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Progressive Ataxia and Downbeat Nystagmus in the Adult

Educational Objective
Based on this clinical scenario and the accompanying image, understand how to arrive at a correct diagnosis.
1 Credit CME

A 63-year-old man presented with progressive unsteadiness, malaise, anorexia, nausea, and vomiting of 1 month’s duration. He had recently experienced acute pulmonary edema, atrial fibrillation, a tonic-clonic seizure, transient episodes with tetaniform stiffness in both upper limbs, and upper gastrointestinal bleeding caused by gastric angiodysplasia, which was treated with proton pump inhibitors (PPIs) and argon electrocoagulation.

His medical history included alcohol intake of 2 to 4 drinks daily for several years that had stopped 10 years before admission, hypertension, dyslipidemia, type 2 diabetes, dilated ischemic cardiomyopathy, and a stroke 12 years earlier and recovered without sequelae. His medications included omeprazole, furosemide, atorvastatin, allopurinol, metformin, levetiracetam, and acenocoumarol. Physical examination revealed confusion, dysarthria, appendicular dysmetria with truncal ataxia, and downbeat nystagmus. He was well nourished.

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C. Magnesium depletion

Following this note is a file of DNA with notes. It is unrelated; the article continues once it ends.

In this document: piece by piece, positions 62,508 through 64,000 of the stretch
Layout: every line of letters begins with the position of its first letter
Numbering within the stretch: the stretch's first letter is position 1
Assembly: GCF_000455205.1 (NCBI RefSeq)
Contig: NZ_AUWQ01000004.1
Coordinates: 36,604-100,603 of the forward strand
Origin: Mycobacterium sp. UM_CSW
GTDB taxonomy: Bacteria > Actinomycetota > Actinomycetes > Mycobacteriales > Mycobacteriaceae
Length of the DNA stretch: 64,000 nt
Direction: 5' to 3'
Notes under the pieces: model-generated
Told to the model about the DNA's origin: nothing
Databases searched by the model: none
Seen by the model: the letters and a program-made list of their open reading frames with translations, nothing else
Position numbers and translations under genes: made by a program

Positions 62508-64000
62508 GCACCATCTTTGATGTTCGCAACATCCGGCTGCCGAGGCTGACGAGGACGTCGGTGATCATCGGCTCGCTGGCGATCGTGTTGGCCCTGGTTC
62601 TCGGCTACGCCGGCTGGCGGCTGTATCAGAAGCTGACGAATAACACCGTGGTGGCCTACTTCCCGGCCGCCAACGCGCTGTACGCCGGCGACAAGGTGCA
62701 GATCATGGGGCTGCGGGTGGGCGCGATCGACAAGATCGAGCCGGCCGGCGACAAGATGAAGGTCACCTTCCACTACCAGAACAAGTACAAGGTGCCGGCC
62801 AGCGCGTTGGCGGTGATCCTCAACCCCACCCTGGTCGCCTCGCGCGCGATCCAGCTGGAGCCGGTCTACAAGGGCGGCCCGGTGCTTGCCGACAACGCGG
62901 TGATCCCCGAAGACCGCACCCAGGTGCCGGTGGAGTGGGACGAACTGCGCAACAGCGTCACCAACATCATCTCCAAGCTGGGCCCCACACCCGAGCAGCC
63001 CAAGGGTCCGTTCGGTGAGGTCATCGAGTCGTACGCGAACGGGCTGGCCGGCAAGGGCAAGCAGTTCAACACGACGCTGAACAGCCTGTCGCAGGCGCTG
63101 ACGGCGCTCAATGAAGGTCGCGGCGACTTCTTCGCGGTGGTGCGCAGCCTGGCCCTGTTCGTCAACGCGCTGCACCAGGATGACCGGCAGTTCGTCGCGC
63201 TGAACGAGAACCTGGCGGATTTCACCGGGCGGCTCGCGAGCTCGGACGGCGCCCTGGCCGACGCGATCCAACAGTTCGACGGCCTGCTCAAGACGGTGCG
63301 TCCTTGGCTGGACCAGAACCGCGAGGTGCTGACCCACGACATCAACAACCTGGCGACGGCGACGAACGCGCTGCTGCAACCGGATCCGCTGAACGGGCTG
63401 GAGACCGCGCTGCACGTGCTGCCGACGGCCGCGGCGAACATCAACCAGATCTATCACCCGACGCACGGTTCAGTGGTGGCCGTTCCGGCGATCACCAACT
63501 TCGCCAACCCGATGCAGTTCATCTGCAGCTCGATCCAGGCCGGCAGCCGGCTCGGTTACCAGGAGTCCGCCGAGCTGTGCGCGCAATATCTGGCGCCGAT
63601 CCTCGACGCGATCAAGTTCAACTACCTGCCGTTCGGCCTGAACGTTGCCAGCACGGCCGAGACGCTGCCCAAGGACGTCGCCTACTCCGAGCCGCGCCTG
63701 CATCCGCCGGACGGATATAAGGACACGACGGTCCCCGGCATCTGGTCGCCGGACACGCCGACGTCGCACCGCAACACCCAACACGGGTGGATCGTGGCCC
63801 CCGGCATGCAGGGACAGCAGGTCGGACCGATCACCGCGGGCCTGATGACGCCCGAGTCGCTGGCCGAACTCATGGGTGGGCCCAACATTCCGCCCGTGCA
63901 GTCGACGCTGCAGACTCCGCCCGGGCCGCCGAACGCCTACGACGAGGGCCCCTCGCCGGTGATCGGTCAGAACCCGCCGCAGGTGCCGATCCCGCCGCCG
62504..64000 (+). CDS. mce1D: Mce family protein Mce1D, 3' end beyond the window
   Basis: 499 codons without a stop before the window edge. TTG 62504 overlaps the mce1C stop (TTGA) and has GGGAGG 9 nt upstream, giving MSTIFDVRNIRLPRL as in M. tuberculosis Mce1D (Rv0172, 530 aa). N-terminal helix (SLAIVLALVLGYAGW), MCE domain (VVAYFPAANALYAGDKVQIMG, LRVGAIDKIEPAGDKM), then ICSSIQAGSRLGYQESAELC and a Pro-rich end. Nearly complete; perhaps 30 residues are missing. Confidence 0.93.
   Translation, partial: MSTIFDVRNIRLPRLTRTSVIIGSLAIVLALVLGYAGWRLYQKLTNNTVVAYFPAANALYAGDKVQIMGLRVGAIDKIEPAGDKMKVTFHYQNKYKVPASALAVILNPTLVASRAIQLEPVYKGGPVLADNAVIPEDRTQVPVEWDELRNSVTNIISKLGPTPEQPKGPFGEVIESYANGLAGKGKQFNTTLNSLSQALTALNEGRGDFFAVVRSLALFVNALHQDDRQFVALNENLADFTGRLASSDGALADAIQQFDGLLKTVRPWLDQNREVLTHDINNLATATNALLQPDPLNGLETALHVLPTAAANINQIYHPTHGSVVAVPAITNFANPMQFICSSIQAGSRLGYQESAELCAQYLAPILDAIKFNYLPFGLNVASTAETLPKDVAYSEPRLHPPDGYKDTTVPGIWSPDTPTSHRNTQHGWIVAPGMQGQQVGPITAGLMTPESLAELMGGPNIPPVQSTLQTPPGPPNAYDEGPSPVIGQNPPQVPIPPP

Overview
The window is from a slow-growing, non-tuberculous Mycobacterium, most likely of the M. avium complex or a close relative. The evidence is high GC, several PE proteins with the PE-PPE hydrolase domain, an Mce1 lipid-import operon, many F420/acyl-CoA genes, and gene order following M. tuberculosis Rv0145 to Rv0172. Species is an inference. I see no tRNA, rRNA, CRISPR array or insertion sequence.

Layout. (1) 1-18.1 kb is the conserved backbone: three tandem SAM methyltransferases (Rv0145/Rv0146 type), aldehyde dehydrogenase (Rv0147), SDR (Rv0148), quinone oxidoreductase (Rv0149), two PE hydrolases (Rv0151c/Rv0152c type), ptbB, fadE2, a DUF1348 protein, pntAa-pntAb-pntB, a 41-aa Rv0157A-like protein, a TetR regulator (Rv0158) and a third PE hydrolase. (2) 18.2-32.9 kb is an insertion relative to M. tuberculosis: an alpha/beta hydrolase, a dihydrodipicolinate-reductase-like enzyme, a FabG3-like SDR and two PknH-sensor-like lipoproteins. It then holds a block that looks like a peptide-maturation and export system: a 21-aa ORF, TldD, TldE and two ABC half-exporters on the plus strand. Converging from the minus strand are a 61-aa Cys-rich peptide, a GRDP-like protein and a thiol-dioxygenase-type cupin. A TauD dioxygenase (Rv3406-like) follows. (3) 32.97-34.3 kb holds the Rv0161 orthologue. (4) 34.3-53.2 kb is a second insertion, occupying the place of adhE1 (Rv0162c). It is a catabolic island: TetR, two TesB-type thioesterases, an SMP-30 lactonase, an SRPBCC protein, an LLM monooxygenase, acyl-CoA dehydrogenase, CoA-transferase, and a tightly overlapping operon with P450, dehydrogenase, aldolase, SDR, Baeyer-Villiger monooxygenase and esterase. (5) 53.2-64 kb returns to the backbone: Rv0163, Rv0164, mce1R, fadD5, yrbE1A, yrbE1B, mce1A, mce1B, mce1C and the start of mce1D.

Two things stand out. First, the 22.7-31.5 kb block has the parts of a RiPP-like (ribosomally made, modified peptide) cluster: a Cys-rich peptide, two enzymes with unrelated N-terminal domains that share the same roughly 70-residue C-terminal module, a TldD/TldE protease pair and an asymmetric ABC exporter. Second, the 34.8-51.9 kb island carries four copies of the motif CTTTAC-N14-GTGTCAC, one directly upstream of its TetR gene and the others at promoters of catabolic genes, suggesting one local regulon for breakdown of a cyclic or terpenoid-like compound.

Magnesium and calcium replacement therapy were started immediately. Thiamine was also administered. Clinical evolution was favorable with progressive improvement of symptoms, normalization of metabolic parameters, and radiological resolution of the MRI abnormalities.

The lack of family history and the speed of onset and advanced age suggested acquired ataxia. The recent history of arrhythmia and seizures indicated an extraneurological involvement, and the transient episodes of tetaniform rigidity suggested neuromuscular hyperexcitability. Notably, downbeat nystagmus can be caused by lesions at the craniocervical junction, diseases of the lower brainstem and cerebellum, or metabolic disturbances, including vitamin B1, vitamin B12, or magnesium deficiencies.1 Therefore, vitamin deficiencies and ionic alterations were considered as explanations for the cerebellar dysfunction and cardiac dysfunction.2 However, neuromuscular hyperexcitability with tetaniform rigidity made ionic disturbances the first diagnostic suspicion because of its association with metabolism of calcium and magnesium. The patient’s history of alcohol use could have been associated with toxic effects or vitamin deficiency–related ataxia, but alcohol intake had stopped more than 10 years earlier.

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Article Information

Corresponding Author: Juan Carlos García-Moncó, MD, PhD, Osakidetza Basque Health Service, Department of Neurology, Basurto University Hospital, Avenida Montevideo 18, 48013 Bilbao, Spain (hospit05@sarenet.es).

Published Online: May 17, 2021. doi:10.1001/jamaneurol.2021.1205

Conflict of Interest Disclosures: None reported.

Additional Contributions: We thank the patient for granting permission to publish this information. We also thank Juan José Gómez-Muga, MD, Basurto University Hospital, Bibao, Spain, for providing the magnetic resonance imaging images and their interpretation. He was not compensated for this work.

References
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